The news that the Terra Cotta Warriors and Horses having been unearthed gained a great deal of response from all over the world. It also has aroused a warm discussion among artists, culture relic research workers, historians and archaeologists. A great many famous politicos, that are interested in the culture relics, have come to see the Warriors and Horses.
The first overseas politico coming to the area was Lee Kuan Yew, the former prime minister of Singapore. It was in May, 1976. The work of unearthing had not been finished. When seeing the Warriors and Horses, minister Lee said: "this is not only a wonder of the world, but also valuable national treasure. China has a long history and colorful culture, I am very proud of this!"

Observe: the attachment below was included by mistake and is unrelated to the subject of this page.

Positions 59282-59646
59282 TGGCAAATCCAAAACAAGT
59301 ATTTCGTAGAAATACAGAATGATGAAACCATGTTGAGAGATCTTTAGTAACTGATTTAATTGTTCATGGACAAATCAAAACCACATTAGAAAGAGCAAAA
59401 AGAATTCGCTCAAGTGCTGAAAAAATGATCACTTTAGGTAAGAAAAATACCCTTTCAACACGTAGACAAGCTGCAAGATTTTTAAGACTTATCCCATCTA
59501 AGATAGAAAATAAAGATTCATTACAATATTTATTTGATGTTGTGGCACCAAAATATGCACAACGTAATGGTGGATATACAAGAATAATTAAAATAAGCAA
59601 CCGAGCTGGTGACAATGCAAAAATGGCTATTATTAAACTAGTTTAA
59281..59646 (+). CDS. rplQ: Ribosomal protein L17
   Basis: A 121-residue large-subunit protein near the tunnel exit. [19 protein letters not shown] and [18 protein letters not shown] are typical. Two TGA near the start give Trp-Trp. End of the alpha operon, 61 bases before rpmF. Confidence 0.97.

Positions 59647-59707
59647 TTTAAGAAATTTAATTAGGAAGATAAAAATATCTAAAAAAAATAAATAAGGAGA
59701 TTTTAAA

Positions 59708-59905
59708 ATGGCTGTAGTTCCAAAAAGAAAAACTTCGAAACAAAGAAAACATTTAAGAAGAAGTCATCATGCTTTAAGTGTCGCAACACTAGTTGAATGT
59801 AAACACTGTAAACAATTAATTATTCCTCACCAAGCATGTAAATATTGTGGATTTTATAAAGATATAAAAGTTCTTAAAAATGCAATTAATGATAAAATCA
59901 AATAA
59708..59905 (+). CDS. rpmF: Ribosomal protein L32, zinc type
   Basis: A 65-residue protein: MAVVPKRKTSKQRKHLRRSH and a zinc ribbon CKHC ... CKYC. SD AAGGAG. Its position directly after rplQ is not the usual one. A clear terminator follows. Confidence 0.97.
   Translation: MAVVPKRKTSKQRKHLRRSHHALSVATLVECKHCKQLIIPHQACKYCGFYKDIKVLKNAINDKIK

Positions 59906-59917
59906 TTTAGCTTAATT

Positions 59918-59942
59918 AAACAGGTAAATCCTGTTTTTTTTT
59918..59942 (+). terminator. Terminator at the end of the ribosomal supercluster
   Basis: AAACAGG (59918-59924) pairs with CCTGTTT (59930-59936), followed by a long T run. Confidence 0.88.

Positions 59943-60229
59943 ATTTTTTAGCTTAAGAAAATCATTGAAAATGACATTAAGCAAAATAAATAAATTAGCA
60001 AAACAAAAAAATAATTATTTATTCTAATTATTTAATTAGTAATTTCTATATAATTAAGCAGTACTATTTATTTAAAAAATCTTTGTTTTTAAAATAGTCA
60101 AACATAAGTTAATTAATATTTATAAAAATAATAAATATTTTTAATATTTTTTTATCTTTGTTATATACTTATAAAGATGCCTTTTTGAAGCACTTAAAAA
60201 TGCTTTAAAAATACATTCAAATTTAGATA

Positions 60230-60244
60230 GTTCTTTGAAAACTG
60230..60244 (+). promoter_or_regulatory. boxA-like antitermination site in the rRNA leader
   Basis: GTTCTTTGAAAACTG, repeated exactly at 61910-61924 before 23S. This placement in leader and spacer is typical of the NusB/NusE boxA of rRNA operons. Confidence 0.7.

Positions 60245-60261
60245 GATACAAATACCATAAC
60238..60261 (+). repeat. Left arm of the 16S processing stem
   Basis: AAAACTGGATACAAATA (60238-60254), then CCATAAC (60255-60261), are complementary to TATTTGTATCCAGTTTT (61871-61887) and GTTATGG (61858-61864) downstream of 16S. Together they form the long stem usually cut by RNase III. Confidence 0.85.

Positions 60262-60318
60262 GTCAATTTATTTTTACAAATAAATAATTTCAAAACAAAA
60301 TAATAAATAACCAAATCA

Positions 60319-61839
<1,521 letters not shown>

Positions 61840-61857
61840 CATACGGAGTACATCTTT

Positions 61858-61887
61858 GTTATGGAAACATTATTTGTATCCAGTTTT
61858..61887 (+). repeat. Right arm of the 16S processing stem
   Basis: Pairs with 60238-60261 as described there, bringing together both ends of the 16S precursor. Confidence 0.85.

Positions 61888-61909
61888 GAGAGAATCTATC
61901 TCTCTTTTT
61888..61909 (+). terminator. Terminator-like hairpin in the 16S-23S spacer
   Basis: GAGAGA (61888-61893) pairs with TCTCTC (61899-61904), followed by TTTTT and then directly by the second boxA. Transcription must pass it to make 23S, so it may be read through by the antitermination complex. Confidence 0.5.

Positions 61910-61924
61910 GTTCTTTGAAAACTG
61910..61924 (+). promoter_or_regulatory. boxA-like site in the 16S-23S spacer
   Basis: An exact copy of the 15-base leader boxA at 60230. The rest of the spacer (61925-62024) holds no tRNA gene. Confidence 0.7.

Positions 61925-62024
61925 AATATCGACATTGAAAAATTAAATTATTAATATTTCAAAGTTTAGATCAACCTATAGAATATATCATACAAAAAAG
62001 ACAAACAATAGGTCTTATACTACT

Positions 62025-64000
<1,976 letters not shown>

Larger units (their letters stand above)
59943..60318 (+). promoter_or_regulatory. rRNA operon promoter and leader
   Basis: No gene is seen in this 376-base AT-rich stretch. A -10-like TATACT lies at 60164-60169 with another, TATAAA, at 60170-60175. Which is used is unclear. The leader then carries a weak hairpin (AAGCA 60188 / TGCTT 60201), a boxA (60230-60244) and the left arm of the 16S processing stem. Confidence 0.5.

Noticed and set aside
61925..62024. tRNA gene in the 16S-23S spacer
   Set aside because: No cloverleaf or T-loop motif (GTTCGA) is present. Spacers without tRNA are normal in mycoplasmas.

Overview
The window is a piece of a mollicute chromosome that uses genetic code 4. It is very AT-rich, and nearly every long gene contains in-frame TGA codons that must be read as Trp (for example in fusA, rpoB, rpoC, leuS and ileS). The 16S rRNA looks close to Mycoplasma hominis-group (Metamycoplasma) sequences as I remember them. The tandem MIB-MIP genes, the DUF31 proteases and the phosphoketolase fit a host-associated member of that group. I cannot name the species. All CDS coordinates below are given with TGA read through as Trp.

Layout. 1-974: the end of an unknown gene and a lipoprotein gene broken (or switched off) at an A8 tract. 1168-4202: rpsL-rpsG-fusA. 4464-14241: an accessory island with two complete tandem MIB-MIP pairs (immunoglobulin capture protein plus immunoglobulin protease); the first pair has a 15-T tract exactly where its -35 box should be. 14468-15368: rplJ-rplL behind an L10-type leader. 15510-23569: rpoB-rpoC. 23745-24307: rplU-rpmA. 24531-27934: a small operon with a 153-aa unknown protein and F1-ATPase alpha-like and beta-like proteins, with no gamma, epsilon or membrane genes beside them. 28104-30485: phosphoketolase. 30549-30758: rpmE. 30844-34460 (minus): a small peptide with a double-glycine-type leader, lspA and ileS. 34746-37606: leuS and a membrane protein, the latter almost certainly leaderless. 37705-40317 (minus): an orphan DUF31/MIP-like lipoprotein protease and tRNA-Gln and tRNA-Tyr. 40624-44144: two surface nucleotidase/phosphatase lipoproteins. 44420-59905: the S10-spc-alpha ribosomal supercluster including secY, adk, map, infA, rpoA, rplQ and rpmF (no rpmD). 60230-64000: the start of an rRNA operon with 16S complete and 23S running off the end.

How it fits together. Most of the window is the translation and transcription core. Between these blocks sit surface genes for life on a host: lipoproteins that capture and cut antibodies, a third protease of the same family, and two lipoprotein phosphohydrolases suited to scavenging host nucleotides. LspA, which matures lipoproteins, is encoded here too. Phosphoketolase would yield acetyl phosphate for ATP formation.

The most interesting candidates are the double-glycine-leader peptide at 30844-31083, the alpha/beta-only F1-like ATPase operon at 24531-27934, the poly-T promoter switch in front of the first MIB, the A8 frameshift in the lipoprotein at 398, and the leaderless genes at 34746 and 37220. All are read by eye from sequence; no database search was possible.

Through broadcast, the Terra Cotta Warriors and Horses stirred the world like a waken dream, after thousands of years' sleeping.
On September 23rd 1978, Hillac, the Prime Minister of France went to the Museum of the Terra Cotta Warriors and Horses, during its construction.
Standing in the No. 1 tunnel and facing the graceful underground array, he said: "Not having seen the pyramid, means you haven't really been to Egypt; not having seen the Warriors and Horses means you haven't really been to China... There're seven wonders in the world, and here is the 8th."
These words stirred the world again. "The 8th wonder of the world" almost became another name of the Terra Cotta Warriors and Horses.
After that, the area became a never-ignored place for the tourists from all over the world. When they come to China, the Terra Cotta Warriors and Horses may be the most important scenic spot for them.